Once again, Android's much maligned mediaserver is getting patched for critical vulnerabilities.
A misconfigured server is to blame for potentially exposing 3.3 million customers of toy maker Sanrio to risk. The vulnerability has now been fixed.
The Federal Trade Commission comes to terms with Oracle over some bad Java practices. Here's why it sets a good precedent, even as Java security continues to improve.
Zerodium reveals what it pays for a wide range of flaws, and surprisingly, its numbers aren't all that odd.
'Do Not Track' isn't sticking, but that doesn't mean the dream of Internet privacy is over.
Investing in DDoS protection might keep you more secure than paying random to hackers. ProtonMail found that out the hard way.
News Corp's Dow Jones unit admits that it had a data breach that may have impacted up to 3,500 people.
Adobe's August Patch Tuesday fixes another large number of vulnerabilities in Flash, although Adobe claims there are no exploits in the wild for any of the 34 issues.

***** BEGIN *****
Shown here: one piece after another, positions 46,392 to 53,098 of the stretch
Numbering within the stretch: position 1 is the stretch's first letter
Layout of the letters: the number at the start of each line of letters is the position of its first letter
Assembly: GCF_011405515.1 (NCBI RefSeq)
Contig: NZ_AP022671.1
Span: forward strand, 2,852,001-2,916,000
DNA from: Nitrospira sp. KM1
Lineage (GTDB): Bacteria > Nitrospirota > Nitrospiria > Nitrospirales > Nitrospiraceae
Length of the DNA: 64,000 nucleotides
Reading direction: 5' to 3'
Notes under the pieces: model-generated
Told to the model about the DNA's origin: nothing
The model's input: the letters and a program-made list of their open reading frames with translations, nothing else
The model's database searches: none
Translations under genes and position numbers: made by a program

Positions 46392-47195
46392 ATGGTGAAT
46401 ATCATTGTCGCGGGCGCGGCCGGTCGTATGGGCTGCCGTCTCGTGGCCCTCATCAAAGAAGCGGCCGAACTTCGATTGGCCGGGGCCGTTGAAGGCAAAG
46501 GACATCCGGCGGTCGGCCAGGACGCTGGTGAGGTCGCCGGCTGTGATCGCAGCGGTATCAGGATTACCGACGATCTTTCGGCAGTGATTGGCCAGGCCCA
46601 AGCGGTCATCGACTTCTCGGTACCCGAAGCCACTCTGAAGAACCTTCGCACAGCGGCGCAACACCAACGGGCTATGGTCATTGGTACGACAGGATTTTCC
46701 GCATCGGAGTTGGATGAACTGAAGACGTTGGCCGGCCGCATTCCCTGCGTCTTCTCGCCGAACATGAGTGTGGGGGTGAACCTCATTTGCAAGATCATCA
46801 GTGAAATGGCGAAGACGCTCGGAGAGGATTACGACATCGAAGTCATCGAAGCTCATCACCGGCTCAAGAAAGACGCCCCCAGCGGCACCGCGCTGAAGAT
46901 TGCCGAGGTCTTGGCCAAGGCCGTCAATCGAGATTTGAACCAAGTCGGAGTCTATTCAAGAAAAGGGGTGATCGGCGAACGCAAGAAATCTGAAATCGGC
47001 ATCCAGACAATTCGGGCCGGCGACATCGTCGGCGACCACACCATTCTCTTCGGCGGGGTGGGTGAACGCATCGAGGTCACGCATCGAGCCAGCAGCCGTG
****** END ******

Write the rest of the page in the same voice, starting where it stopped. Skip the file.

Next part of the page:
Adding further insult to injury, the annual Black Hat security awards show "honors" OPM, Hacking Team and Shellshock.
An AM radio might be all that's needed to exfiltrate secrets from a secure location, thanks to Funtenna.
Is blocking Flash outright the right thing to do? Mozilla and Facebook now think so.
Both Kaspersky Lab and Symantec are reporting a surge in attacks from the hacker group that are increasingly difficult to detect.
The SSL certificate forgery request is not branded like Heartbleed, but it's not a trivial matter either.
It's been a tough year for Adobe on the security front. The company fixed another long list of security risks in its Flash Player.
Security expert Alex Stamos makes a big career move—from Yahoo to Facebook--that could have broad impact for the Web.